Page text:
On 23 November 2016, the European Commission published its proposal for a reform package intended to further strengthen the resilience of credit institutions in the EU. The package consists of proposed amendments to CRR, CRD IV, BRRD and the SRM.

The proposals include a variety of topics that not only consist of further tightened requirements but also contain some adjustments to the existing regulatory framework in favour of credit institutions:

Introduction of leverage ratio (LR)

  • Starting most likely in 2019/2020, credit institutions must hold an additional 3 % CET1 of the exposure measure as a leverage ratio requirement.
  • However, the leverage ratio requirement has been adjusted by the Commission’s final proposal: The exposure measure may be reduced by institutions for public lending, public development banks, pass-through promotional loans and officially guaranteed export credits. In addition, institutions are entitled to reduce the exposure measure by the initial margin received from clients for derivatives cleared through CCPs.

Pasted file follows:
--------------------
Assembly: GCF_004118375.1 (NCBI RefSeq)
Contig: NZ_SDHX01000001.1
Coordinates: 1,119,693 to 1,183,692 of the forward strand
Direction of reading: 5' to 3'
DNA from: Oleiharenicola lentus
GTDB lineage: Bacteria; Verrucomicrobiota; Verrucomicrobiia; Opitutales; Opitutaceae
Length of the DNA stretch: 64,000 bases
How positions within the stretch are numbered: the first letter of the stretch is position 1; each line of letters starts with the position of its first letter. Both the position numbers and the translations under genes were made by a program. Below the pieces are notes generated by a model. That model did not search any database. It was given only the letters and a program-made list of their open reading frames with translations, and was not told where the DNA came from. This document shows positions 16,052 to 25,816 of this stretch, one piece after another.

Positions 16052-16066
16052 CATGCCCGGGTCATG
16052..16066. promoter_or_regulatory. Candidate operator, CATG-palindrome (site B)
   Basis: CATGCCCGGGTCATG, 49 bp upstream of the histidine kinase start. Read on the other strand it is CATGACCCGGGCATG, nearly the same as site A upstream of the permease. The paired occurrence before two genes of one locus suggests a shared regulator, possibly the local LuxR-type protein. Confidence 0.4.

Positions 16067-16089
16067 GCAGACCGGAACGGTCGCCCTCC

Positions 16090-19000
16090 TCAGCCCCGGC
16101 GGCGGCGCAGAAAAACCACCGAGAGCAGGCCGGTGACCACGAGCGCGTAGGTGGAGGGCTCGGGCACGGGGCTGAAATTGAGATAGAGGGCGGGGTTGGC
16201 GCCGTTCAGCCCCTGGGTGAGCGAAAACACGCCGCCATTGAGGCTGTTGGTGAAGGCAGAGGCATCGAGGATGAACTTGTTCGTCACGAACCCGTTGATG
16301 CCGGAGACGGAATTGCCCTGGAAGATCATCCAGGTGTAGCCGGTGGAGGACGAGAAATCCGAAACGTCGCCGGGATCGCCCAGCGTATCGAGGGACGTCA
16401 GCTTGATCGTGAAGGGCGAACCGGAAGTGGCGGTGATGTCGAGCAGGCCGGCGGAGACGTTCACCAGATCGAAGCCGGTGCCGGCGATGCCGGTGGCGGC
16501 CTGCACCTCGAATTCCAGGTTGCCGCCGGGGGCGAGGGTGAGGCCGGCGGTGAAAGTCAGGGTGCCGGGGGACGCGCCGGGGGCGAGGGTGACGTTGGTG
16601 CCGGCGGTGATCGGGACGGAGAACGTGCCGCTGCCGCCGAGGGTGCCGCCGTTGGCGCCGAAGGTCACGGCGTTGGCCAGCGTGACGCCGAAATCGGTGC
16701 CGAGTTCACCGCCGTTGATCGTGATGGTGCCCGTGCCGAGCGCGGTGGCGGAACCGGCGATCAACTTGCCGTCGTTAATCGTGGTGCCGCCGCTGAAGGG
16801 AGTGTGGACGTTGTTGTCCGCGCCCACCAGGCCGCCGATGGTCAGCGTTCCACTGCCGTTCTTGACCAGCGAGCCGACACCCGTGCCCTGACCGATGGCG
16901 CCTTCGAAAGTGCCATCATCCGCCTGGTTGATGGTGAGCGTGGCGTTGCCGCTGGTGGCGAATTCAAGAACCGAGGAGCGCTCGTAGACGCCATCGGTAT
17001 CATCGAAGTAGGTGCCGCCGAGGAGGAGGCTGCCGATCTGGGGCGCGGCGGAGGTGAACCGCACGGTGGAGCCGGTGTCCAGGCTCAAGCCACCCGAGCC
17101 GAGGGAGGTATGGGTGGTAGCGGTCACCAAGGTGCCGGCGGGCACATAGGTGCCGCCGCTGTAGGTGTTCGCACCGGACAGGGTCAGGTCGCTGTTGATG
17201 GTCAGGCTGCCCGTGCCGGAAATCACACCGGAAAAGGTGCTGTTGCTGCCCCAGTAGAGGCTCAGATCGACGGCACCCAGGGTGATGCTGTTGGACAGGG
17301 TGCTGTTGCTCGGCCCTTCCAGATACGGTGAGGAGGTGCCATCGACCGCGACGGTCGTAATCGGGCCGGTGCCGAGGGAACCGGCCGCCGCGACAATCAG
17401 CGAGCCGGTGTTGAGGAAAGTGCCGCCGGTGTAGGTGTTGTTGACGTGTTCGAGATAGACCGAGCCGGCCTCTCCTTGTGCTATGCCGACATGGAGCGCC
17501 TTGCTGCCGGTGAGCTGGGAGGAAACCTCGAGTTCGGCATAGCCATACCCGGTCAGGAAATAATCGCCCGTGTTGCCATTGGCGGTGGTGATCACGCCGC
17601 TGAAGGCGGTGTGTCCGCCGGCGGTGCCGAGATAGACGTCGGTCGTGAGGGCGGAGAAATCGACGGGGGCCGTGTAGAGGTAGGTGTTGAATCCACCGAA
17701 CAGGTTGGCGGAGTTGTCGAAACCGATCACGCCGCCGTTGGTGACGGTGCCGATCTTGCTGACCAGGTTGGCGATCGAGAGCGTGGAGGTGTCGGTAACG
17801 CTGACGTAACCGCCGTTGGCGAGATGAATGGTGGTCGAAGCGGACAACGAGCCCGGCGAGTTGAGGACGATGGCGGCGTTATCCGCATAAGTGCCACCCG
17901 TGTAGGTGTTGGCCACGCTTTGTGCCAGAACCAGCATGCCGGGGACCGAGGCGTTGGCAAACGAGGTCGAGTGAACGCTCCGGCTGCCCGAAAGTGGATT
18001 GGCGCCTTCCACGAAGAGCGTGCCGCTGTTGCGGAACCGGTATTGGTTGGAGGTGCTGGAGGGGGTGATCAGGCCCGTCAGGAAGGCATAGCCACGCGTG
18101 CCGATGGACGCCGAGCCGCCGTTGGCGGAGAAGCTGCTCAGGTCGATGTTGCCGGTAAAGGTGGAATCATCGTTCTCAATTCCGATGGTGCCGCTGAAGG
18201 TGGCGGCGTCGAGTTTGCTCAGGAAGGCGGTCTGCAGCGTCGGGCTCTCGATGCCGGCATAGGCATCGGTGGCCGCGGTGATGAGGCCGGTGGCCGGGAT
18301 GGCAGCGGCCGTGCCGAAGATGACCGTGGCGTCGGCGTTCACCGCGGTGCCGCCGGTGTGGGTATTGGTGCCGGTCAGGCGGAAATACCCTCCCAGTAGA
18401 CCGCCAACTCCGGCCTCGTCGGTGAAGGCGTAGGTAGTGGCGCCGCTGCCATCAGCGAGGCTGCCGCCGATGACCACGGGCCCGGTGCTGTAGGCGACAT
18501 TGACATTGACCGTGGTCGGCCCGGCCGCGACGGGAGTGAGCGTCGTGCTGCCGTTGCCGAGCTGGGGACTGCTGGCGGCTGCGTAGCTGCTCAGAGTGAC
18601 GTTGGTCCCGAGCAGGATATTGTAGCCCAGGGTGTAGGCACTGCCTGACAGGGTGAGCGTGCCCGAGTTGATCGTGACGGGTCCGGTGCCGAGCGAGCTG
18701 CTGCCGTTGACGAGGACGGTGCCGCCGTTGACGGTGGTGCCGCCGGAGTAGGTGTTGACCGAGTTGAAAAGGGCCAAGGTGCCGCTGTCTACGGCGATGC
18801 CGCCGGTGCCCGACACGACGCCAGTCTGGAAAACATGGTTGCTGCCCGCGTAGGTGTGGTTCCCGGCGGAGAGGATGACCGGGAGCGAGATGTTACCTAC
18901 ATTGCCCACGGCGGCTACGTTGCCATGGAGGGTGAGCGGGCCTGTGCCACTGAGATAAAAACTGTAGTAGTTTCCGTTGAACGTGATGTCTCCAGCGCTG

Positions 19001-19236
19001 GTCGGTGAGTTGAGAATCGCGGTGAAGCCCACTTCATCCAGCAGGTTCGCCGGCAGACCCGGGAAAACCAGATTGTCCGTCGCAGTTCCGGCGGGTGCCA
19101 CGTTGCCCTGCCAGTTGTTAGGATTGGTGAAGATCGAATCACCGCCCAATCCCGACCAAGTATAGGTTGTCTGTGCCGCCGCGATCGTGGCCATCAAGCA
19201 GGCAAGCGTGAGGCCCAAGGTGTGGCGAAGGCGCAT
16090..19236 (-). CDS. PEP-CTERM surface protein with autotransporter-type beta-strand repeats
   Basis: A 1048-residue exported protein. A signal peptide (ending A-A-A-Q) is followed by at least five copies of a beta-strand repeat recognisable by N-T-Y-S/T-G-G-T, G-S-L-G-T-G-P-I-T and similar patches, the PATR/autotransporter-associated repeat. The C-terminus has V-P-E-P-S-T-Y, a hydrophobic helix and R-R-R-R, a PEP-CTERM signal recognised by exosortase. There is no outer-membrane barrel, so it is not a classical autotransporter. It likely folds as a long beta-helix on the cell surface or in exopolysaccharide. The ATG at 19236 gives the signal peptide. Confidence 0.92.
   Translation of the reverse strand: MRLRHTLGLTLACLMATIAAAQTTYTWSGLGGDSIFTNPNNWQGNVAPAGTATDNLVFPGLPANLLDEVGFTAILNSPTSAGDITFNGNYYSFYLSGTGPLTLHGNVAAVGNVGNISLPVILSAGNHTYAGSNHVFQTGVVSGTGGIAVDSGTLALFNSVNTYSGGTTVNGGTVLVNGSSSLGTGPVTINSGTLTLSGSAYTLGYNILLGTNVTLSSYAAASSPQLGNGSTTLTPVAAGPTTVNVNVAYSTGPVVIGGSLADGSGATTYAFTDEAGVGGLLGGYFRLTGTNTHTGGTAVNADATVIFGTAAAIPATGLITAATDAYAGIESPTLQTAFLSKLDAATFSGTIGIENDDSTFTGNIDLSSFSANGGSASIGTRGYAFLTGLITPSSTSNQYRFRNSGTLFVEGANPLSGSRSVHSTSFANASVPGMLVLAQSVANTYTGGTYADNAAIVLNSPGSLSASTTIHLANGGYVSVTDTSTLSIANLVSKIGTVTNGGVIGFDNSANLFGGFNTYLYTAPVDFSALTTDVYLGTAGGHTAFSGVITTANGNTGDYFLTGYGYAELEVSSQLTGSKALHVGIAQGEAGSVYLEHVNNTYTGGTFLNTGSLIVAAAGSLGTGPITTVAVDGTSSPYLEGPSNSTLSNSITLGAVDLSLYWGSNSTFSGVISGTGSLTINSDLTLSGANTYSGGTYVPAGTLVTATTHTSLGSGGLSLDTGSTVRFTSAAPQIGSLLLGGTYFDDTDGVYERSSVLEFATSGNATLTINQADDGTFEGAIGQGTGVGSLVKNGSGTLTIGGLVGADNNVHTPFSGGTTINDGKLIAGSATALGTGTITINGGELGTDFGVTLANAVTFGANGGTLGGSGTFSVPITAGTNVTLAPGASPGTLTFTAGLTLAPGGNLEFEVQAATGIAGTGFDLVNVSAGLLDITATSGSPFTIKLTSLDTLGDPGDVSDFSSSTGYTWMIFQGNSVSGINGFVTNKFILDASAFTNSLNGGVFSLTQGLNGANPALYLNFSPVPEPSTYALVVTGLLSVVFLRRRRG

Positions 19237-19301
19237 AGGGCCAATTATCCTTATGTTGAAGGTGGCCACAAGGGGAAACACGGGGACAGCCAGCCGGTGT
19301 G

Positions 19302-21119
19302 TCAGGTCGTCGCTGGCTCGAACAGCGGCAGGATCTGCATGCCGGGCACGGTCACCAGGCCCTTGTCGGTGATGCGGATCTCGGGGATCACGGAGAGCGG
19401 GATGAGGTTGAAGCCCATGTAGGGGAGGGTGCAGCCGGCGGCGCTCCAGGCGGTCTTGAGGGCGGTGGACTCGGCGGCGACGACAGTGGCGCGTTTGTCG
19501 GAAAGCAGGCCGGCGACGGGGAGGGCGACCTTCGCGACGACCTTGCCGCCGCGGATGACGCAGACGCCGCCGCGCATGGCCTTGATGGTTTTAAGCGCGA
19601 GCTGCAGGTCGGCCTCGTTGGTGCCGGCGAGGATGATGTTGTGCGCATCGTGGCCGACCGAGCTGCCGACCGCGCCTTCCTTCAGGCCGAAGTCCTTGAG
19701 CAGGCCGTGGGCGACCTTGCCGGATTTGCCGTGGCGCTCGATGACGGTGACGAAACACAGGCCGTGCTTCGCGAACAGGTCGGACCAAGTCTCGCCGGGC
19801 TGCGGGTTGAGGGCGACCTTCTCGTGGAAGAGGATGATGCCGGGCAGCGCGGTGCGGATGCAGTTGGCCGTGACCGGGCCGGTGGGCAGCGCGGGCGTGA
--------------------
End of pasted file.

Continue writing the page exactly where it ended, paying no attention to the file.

• The LR is intended to strengthen the financial stability of an institution by setting additional capital requirements on the basis of non-risk weighted assets. The LR requirements are aimed at preventing the build-up of excessive leverage during times of economic boom.

SREP / Pillar II capital add-ons